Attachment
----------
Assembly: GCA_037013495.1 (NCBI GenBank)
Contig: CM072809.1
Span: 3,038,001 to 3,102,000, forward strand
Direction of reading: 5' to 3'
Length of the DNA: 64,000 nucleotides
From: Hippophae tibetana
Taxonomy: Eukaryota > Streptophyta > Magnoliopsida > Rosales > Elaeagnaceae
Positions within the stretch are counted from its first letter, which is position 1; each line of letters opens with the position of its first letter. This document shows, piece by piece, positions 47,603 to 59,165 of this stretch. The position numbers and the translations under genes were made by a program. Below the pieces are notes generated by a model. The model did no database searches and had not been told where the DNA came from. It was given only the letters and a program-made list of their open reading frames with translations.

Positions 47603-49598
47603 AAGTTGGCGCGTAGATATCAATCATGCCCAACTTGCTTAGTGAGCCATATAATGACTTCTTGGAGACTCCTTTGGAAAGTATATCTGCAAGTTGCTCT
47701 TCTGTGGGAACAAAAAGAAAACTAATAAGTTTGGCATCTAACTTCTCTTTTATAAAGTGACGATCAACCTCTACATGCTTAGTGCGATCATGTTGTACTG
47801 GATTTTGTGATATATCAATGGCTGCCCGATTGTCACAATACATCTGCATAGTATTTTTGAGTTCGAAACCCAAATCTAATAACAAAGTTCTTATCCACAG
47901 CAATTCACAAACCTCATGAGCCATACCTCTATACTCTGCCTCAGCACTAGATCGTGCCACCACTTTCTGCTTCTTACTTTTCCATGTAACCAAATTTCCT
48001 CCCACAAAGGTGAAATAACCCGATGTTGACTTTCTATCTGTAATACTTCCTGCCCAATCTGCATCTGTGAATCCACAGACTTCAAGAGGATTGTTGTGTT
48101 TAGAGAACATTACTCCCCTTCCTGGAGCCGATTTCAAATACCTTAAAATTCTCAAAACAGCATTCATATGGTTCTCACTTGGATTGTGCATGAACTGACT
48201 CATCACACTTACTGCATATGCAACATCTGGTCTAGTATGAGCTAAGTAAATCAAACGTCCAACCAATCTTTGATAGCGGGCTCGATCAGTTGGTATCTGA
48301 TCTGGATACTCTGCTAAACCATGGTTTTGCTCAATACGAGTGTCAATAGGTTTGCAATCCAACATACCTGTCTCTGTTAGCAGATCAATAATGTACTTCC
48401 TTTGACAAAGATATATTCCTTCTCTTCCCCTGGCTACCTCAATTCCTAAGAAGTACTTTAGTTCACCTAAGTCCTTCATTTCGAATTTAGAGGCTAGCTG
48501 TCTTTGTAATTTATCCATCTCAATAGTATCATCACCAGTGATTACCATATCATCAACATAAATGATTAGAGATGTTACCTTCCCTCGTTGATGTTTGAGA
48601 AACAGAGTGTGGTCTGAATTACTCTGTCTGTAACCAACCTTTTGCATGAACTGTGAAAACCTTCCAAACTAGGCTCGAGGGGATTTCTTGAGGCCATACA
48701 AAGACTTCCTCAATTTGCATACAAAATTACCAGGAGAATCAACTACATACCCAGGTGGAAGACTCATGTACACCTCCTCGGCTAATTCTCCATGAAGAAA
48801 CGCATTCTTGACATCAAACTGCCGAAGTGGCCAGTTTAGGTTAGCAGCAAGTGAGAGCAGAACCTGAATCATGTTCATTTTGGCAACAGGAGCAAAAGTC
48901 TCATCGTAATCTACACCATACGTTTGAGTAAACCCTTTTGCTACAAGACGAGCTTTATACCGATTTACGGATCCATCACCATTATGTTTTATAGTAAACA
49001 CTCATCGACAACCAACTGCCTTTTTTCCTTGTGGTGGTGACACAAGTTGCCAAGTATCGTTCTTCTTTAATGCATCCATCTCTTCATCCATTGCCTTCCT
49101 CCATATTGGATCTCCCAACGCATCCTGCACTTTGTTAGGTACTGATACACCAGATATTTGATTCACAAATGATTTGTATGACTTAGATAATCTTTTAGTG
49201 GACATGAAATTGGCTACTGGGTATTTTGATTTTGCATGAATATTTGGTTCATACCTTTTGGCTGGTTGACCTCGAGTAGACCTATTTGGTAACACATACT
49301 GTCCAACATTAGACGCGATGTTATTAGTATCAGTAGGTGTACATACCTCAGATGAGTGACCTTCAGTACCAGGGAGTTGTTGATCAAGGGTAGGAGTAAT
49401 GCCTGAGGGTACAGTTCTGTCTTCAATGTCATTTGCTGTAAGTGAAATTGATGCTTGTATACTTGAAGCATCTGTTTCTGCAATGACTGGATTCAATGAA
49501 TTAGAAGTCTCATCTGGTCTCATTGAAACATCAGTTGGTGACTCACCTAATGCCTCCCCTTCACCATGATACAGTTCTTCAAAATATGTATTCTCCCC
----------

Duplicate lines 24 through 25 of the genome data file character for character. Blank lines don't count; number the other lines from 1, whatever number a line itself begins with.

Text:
49001 CTCATCGACAACCAACTGCCTTTTTTCCTTGTGGTGGTGACACAAGTTGCCAAGTATCGTTCTTCTTTAATGCATCCATCTCTTCATCCATTGCCTTCCT
49101 CCATATTGGATCTCCCAACGCATCCTGCACTTTGTTAGGTACTGATACACCAGATATTTGATTCACAAATGATTTGTATGACTTAGATAATCTTTTAGTG